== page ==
Your grip should help you hit the ball on your desired path. The grip is generally categorized in three different classifications. Strong, Weak or Neutral grip. The name of these different grips is based on the position of the hands and how this position will help square the club face prior to impact. Each of these grip positions have a purpose and directly influence the flight of the ball.
The Strong grip is to help with for the Slicer.
The slicer is hitting the ball with the clubface open at impact. The strong grip promotes more hand rotation thus closing or squaring the
clubface before impact. This grip begins with the left hand (for the right handed golfer), your left had is turned to a position where you can see three knuckles at address. Look at the “V” lines on your hands. These lines are formed between the index finger and thumb. The “V” line on both hands should be pointing towards your right shoulder. If you are in this position and still hitting the ball to the right adjust the “V” lines even more right and turn your hand until you see four knuckles on the left hand. Another key to look at if the ball is going right is to lighten the right hand grip pressure. This will also help the rotate and square the clubface.
The Weak grip is for the Hooker.
The hooker is hitting the ball with the clubface closed or pointing left at impact. This golfer needs less hand rotation during the swing. Look at the left hand position, you only want to see one knuckle and have the “V” lines pointing more to the middle of your face or chin. If the ball continues to go left with the weakened grip try taking a little firmer grip with the right hand to lessen the amount of rotation.
The Neutral position is down the middle.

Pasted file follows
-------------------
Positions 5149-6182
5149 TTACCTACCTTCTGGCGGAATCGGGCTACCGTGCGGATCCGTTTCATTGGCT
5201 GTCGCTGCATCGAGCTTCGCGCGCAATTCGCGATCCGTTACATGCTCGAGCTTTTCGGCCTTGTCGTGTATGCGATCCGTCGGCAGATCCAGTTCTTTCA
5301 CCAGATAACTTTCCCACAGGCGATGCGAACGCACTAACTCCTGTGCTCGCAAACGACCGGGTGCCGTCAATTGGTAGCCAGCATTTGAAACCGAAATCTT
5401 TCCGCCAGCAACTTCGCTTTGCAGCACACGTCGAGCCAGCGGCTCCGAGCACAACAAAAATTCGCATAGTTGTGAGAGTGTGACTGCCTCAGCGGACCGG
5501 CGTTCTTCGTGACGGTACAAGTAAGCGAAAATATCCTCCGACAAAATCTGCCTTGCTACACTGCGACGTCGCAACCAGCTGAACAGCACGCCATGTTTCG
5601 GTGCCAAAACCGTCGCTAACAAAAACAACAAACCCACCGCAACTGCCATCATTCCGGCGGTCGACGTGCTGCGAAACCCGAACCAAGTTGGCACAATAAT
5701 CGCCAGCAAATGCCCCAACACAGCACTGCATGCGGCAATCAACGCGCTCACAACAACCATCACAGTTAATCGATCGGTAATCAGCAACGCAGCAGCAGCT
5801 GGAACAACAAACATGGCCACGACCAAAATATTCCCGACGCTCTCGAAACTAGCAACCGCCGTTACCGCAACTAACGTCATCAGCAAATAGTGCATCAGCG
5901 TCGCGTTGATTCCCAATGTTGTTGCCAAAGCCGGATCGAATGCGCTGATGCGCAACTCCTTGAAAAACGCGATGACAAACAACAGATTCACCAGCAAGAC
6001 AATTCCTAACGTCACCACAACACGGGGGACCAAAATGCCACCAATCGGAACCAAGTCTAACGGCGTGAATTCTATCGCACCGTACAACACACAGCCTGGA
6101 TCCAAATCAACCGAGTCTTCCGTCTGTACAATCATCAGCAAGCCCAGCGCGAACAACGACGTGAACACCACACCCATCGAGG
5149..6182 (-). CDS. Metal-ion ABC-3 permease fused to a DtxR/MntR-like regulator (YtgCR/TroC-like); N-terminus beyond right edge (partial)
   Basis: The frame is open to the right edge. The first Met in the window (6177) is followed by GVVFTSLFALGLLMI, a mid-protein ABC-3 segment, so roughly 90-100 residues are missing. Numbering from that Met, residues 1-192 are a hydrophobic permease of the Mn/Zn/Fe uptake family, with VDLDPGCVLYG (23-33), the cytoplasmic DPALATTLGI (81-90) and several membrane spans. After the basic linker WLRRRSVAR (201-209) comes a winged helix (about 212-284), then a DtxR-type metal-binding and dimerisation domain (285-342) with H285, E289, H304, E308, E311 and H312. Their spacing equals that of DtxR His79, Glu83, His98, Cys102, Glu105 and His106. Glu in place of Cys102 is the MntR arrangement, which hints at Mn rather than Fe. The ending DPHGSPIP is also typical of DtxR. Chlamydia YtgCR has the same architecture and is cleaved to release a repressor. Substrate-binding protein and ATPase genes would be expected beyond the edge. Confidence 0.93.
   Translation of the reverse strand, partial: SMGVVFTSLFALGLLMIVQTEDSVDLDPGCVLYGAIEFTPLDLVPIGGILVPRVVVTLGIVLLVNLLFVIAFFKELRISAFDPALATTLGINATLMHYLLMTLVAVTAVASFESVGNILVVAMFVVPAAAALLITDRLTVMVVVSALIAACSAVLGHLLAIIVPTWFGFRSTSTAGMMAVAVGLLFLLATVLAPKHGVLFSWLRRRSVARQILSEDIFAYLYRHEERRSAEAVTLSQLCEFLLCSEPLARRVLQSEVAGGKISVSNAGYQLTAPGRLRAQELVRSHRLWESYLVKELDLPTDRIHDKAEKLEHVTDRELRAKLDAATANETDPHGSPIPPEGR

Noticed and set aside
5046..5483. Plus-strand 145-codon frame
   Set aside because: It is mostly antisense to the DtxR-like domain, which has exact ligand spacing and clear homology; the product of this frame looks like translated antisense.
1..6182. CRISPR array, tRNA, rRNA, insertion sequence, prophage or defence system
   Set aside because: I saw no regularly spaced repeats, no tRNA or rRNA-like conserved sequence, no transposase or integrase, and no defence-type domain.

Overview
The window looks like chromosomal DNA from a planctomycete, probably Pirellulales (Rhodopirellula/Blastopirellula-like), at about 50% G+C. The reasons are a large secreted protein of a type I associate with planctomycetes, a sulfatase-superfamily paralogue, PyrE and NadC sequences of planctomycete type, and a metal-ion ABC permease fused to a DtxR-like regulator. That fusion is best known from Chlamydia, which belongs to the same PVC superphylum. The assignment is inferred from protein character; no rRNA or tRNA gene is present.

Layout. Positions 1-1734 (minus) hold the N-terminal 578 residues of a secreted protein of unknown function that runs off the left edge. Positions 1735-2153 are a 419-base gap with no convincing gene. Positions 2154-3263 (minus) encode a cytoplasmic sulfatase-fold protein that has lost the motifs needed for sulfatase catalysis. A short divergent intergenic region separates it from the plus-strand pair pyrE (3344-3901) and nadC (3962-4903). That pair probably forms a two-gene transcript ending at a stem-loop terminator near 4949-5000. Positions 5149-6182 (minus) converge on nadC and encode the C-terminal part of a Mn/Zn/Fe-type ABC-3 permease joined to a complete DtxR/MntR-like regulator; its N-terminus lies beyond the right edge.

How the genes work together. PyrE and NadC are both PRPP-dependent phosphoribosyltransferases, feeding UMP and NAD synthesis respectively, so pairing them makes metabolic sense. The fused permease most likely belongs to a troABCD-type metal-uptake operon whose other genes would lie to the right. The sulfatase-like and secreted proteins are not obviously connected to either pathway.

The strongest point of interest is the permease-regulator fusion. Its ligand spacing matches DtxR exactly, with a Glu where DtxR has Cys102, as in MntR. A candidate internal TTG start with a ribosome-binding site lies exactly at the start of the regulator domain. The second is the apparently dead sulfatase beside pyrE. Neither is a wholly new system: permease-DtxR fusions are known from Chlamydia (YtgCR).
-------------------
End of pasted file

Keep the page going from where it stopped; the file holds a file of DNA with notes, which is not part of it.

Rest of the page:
For the neutral position you should see two knuckles on the left hand and have the “V” lines pointing just between your right cheek and right shoulder. I refer to this as the starting grip because from here you will make your grip adjustments to a stronger or weaker position to control you ball flight.
Summary, your grip position will directly affect the rotation of the clubface prior to impact and the curve or lack of curve in your ball flight. If you are slicing the ball, move both hands to the right, strengthening the grip. If you are hooking the ball move both hands more to the left, weakening the grip.
Grip position and pressure are equally important in controlling your direction. If you have been changing your grip position and not seeing the ball flight changes you will need to adjust your grip pressure. If the ball is slicing lighten the left hand pressure at address and make sure you do not readjust it during the swing. The lighter left hand pressure will assist the club in turning more and squaring up before impact. If you are hooking the ball, apply slightly more pressure in the left hand, which will reduce the amount of rotation during the swing.
Remember grip pressure and grip position directly affects ball flight. Change your grip and pressure before tearing your swing apart.